The Food and Drug Administration granted accelerated approval to zanubrutinib for the treatment of relapsed and refractory mantle cell lymphoma.
The Food and Drug Administration (FDA) has approved zanubrutinib (Brukinsa) for the treatment of adult patients with relapsed and refractory mantle cell lymphoma (MCL) who received at least 1 prior therapy.1 The accelerated approval was granted based on results from 2 single-arm clinical trials that demonstrated a significant overall response rate (ORR) of 84% across both trials, according to BeiGene the manufacturer of the agent.
“Today’s FDA approval of Brukinsa, following the previously granted Breakthrough Therapy designation in this indication, validates it as an important treatment option for people with relapsed or refractory MCL. We hope this is the first of many approvals for Brukinsa as we continue to evaluate its potential in other hematologic cancers,” said John V. Oyler, chairman, co-founder, and CEO of BeiGene.
Zanubrutinib, a BTK inhibitor, looks to act as a second-line therapy option for patients with MCL, a type of non-Hodgkin lymphoma that by the time of diagnosis has often already spread to the lymph nodes, bone marrow, and other organs. “BTK inhibition is an established mode of treatment for patients with MCL, but many patients treated with previously approved BTK inhibitors do not fully respond to BTK therapy or are forced to discontinue treatment early due to side effects. Today we have a new option for our adult patients who have received 1 prior systemic or targeted therapy and are living with MCL, an aggressive blood cancer that’s often diagnosed at a more advanced stage,” said Luhua (Michael) Wang, M.D., professor in the department of lymphoma and myeloma, division of cancer medicine at The University of Texas MD Anderson Cancer Center, and clinical trial investigator.
Compared to other BTK inhibitors zanubrutinib was tolerated well by patients since it entered the clinic in 2014. Only 8 of the 118 patients with MCL treated with zanubrutinib discounted their treatment due to adverse events (AEs) in the course of the trial. The most frequent of these AEs was pneumonia (3.4%).2 Other common AEs with zanubrutinib included decreased neutrophil count, decreased platelet count, upper respiratory tract infection, decreased white blood cell count, decreased hemoglobin, rash, bruising, diarrhea, cough, musculoskeletal pain, pneumonia, urinary tract infection, blood in the urine (hematuria), fatigue, constipation, and hemorrhage. The most frequent serious adverse reactions were pneumonia (11%) and hemorrhage (5%).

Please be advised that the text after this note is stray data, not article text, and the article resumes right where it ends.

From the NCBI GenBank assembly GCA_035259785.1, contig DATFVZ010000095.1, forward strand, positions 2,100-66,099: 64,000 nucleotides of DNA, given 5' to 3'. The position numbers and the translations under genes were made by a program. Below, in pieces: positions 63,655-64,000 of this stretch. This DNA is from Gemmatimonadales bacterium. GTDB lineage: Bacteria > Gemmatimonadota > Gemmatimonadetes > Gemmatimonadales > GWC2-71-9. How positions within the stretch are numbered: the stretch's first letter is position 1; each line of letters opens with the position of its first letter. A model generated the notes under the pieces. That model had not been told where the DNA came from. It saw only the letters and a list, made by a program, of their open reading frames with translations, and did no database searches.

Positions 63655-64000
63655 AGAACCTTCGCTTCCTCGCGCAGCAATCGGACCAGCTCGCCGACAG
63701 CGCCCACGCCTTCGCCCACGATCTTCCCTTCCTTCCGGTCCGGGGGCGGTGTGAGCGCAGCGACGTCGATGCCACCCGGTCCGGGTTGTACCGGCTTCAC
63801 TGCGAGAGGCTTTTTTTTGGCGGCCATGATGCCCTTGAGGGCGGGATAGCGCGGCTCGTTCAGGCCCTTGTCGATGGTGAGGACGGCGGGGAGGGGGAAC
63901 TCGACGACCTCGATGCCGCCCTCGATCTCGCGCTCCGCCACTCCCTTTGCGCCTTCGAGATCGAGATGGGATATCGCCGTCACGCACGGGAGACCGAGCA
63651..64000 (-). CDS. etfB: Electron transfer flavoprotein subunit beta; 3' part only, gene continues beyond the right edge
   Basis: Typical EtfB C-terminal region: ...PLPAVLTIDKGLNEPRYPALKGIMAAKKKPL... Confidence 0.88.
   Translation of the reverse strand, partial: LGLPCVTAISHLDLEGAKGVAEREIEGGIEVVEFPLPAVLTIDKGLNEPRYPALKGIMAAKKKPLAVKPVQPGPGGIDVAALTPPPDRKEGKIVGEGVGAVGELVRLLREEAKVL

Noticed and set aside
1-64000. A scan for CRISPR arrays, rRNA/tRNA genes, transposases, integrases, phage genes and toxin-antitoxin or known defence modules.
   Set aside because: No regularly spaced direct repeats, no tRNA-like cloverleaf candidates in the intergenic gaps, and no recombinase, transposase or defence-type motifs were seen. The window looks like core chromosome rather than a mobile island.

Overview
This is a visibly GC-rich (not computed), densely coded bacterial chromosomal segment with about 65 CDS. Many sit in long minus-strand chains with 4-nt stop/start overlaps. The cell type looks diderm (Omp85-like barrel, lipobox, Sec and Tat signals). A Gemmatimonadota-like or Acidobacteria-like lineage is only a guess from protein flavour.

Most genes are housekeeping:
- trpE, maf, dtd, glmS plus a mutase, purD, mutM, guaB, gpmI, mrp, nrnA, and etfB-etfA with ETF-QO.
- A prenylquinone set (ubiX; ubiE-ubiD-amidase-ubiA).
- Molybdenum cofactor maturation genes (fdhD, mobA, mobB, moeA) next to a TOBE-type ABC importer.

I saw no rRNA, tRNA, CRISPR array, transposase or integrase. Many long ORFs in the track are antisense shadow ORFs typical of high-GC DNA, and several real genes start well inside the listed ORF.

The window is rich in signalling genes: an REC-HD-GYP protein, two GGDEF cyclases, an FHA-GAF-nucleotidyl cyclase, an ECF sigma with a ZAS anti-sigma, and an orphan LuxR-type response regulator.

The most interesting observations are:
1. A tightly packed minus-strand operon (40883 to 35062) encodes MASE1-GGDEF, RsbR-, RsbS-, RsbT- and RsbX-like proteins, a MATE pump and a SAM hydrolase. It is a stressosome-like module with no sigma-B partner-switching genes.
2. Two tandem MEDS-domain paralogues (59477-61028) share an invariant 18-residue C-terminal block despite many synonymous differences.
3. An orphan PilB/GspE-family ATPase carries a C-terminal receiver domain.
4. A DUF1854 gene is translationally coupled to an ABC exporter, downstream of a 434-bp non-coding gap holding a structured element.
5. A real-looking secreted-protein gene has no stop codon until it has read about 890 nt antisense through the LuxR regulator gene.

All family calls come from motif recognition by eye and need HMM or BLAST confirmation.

The FDA also recommended that during the course of treatment patients should be monitored for hemorrhage, signs, and symptoms of infection, cytopenias, and cardiac arrhythmias.
“Clinical trials [of zanubrutinib] showed that 84% of patients saw tumor shrinkage with this therapy. For patients whose disease relapses or becomes refractory, secondary therapies may be successful in providing another remission, and today’s approval will provide patients with another treatment option,” said Richard Pazdur, M.D., director of the FDA’s Oncology Center of Excellence and acting director of the Office of Oncologic Diseases in the FDA’s Center for Drug Evaluation and Research.
In the 2-phase II, single-arm trials of zanubrutinib resulting in an 84% ORR, patients showed a favorable median of duration of response of 19.5 months in the first trial and 18.5 months in the second one. In the first phase II trial of patients with relapsed or refractory MCL, zanubrutinib demonstrated 59% complete response and 24% partial response compared to 22% complete response and 62% partial response in the second trial.
Originally granted a breakthrough designation by the FDA earlier this year, zanubrutinib is expected to be available to patients within the coming weeks of this accelerated approval.